Who pays for free school lunches?

Asking about the free meals for low income k-12 students. Is it a federal program, or something schools do on their own?


The Richard B. Russell National School Lunch Act (1945), the Child Nutrition Act (1966), and the Healthy, Hunger-Free Kids Act of 2010 are the relevant federal laws.

Under the National School Lunch Act (1946), the federal government provides cash subsidies and sometimes free surplus foods to school districts that opt to participate in the program by providing free meals to kids from families that meet the income criteria. National School Lunch Act - Wikipedia

Not all school districts choose to participate in the federal program. The USDA pays about $3 per meal served, but the subsidy comes with fairly strict (and frequently changing) nutritional guidelines that aren’t always easy to follow at that price. 524 schools drop out of the national school lunch program | PBS NewsHour

In Utah, the profits from the sales of the state run liquor stores pay for the program.

Or, at least they used to. Don’t know about today.

About half a penny from every US tax dollar collected as of 2012 (not quite true, since borrowing covers some of that and calculating the interest from the borrowing could be complicated, so assuming borrowing covered non of the School Lunch Program)… https://www.fns.usda.gov/sites/default/files/NSLPFactSheet.pdf

$11.6 billion in FY2012 to feed 31.6 million children, out of a total federal government income that year of $2450 billion.*
[sub]*Total expenditures FY2012 were $3537 billion, so on average, 0.3¢ of each tax dollar paid to school lunches, and 0.15¢ of each borrowed dollar went to pay for school lunches.[/sub]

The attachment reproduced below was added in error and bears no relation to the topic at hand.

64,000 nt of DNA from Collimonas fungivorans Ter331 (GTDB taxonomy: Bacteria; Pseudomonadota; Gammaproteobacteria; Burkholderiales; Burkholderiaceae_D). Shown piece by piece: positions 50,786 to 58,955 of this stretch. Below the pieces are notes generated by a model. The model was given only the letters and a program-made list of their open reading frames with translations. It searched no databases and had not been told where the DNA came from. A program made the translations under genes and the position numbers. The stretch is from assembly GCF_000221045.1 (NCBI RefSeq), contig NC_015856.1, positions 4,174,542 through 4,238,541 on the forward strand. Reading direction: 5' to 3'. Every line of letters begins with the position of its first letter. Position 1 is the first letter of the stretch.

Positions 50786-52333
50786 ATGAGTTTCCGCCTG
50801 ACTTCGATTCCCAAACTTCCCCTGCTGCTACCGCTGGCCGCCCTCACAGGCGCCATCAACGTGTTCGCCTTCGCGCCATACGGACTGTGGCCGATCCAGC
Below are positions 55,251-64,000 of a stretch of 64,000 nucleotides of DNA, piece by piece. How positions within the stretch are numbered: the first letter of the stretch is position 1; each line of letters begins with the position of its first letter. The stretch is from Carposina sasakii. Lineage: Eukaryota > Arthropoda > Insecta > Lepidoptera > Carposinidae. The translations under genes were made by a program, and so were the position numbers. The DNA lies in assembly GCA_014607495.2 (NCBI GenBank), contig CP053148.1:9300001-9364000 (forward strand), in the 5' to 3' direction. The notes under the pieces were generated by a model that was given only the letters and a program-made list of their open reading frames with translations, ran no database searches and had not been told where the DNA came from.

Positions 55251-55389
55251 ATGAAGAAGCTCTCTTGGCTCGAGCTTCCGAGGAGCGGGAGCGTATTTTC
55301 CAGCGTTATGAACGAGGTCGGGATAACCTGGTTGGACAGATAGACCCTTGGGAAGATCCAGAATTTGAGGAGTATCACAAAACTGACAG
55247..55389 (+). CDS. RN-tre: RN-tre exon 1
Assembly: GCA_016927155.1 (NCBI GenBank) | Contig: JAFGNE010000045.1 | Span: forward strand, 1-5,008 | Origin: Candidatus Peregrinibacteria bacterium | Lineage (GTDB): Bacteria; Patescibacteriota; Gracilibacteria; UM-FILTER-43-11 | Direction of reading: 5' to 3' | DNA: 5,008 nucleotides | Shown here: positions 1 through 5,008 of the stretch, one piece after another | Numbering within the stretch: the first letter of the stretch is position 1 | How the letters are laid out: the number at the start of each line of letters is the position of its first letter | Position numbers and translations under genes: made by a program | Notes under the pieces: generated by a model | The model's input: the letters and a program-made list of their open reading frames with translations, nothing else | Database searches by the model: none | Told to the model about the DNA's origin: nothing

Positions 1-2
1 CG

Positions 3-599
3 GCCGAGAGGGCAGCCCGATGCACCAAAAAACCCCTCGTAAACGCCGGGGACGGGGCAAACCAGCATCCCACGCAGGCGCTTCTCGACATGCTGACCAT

We all do, of course. Personally, I think making sure the next generation gets adequate nutrition is a worthwhile endeavor for society at large.

I expect in at least some areas various charities and local governments might also get involved. But yes, as already mentioned, this is a Federal program.

Where these programs fall short is on the weekends and during holiday breaks. In some places there are local efforts to provide a “backpack” lunch program for those gapped periods, and food banks for supplemental family fare. If you’re looking for a good local charity, look into the food bank to either donate or provide deliveries.


According to my Blue Bonnet margarine tub, their participation in the Child Hunger Ends Here campaign contributed to ten million meals for children, each of them costing nine cents through local food banks. So apparently it doesn’t cost very much to feed a child. Until you subcontract that 9 cents worth of food through for-profit providers, who bid on the rights to furnish school lunches.

A very large number of school districts just contract with the lowest bidder to assemble some crap in a tray that can be re-warmed in a school kitchen. My neighbor, who goes and has lunch with her grand-daughter at school once in a while, says sometimes it’s not even fully thawed, and they charge adults $2.50 to go and eat with the kiddies.